Federal prosecutions of illegal border crossers rose 60 percent in April compared to January, reflecting the Trump administration's new "zero-tolerance" policy for illegal border crossers.
This according to a new report released Monday by the Transactional Records Access Clearinghouse (TRAC) at Syracuse University. TRAC found that prosecutions of border crossings had also increased 30 percent since March, a byproduct of the April implementation of the zero-tolerance policy.
Attempted border crossings have surged in recent months, rising to more than 50,000 individuals apprehended at the southwestern border in March and April. President Donald Trump has been vocal in expressing his concerns about this surge during meetings with cabinet officials. Illegal immigration initially plummeted after Trump took office, but has since returned to heightened levels; this end of the "Trump effect" is likely prompting the president's distress.
It is this distress that likely drove Attorney General Jeff Sessions to announce that U.S. Attorneys in border districts would charge all border crossers they could. In so doing, Sessions returned to the practice of the late Bush administration, which implemented a similar zero-tolerance policy in 2005. The Obama administration initially continued this practice, before cutting back in its second term. Multiple senators had called on the Trump administration to return to zero-tolerance.
The renewed policy has proved controversial, in part because a preexisting court ruling obliges the government to separate apprehended families if the parents are referred for criminal prosecution. As the number of prosecutions increases, so too will the number of minors separated from their parents, and eventually released into the interior, where they may lose contact with the federal officials responsible for overseeing them.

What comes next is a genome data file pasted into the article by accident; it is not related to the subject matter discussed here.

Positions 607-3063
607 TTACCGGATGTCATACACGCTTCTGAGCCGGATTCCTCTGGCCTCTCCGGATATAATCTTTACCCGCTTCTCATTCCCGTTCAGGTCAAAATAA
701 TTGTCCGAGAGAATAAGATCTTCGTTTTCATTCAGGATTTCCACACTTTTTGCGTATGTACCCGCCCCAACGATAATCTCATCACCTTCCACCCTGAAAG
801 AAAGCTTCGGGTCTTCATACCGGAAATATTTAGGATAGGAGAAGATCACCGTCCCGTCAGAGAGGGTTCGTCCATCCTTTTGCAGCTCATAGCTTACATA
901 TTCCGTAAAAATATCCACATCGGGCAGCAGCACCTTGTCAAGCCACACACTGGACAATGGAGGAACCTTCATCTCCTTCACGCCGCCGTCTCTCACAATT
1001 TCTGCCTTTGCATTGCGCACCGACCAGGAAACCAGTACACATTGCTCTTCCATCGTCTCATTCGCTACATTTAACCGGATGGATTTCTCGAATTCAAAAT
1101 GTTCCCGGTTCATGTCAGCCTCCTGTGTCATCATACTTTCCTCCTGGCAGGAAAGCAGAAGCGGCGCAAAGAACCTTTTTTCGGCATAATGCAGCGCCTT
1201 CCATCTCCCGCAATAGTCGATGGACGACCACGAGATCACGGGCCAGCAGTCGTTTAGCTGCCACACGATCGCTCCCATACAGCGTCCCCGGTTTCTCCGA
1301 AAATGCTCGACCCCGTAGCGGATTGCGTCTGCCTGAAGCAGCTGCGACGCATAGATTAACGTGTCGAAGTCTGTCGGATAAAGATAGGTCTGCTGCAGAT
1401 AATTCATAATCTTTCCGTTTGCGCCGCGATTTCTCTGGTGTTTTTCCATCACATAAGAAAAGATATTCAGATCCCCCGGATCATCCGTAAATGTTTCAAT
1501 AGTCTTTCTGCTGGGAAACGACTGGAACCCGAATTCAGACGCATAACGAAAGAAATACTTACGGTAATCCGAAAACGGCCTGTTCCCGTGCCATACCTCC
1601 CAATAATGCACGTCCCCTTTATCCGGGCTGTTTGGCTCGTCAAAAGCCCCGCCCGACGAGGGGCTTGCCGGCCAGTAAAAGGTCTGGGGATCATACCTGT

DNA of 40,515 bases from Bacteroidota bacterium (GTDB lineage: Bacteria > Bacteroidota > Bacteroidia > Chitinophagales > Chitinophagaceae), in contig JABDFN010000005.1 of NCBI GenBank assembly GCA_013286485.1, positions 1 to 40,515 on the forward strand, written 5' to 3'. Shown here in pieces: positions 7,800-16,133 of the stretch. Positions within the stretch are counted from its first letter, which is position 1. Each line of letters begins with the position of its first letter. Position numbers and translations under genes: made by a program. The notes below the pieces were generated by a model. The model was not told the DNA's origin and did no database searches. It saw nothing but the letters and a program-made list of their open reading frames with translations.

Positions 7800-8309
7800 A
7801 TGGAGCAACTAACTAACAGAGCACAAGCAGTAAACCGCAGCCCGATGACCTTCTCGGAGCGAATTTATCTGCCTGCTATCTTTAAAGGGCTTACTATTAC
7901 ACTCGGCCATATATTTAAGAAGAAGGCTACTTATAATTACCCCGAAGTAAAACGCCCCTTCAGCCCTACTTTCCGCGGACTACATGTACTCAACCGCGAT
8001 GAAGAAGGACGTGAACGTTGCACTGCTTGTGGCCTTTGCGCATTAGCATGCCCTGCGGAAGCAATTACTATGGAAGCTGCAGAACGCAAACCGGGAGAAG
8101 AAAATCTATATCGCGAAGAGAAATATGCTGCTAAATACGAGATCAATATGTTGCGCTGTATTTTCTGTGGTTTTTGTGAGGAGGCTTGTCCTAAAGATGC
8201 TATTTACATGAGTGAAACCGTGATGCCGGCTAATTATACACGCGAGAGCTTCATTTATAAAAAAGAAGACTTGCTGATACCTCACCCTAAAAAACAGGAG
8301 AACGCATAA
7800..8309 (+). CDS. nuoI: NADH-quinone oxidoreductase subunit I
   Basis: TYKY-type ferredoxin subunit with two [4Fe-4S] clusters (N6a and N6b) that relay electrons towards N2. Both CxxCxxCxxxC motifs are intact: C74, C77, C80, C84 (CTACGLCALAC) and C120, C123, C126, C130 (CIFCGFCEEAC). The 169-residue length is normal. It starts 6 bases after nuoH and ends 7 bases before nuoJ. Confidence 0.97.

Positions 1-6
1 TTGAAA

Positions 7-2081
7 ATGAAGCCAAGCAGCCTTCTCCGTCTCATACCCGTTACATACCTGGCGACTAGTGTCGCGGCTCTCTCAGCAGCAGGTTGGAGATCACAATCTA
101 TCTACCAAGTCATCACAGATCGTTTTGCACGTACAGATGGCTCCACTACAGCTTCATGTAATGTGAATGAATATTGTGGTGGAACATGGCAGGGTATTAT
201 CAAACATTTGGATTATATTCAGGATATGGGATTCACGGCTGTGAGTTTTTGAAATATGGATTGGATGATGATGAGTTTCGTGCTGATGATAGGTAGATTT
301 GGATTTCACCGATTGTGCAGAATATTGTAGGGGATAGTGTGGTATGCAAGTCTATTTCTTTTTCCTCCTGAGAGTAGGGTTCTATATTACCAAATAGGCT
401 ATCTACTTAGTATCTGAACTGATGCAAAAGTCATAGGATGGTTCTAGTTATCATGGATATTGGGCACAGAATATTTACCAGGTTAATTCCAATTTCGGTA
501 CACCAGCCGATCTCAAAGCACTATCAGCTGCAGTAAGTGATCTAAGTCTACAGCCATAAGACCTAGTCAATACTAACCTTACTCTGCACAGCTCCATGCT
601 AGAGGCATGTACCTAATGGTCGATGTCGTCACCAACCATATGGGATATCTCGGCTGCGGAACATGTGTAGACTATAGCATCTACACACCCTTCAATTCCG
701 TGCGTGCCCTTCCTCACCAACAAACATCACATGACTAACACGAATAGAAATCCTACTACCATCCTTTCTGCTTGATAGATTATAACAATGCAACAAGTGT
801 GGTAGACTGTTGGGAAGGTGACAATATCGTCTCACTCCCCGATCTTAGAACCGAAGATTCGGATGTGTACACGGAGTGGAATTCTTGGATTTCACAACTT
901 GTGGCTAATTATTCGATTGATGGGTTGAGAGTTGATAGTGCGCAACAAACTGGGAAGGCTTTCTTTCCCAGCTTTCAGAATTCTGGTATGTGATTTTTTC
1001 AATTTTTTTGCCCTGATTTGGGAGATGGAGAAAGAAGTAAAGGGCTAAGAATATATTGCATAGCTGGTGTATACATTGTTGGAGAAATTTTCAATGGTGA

Nonetheless, U.S. Customs and Border Protection has proceeded with increasing the number of individuals it refers to U.S. Attorneys for prosecution. The number of individuals actually apprehended at the border is still substantially higher than the number of people charged: TRAC estimated that DOJ prosecuted about 22 percent of all the individuals apprehended by the Border Patrol are actually referred. Still, that's an increase of about 2 percent compared to January's referral rates.
It is likely that that proportion will only increase in coming months. Also on Monday, Attorney General Sessions announced that the appointment of 311 new assistant U.S. attorneys, an almost unprecedented single-day increase in ranks. Of this group, 35 will be responsible for prosecuting immigration offenses—others will focus on violent crime, civil enforcement, and the opioid epidemic.
"Under President Trump's strong leadership, the Department of Justice is going on offense against violent crime, illegal immigration, and the opioid crisis—and today we are sending in reinforcements," Sessions said Monday. "These exceptional and talented prosecutors are key leaders in our crime fighting partnership. This addition of new Assistant U.S. Attorney positions represents the largest increase in decades."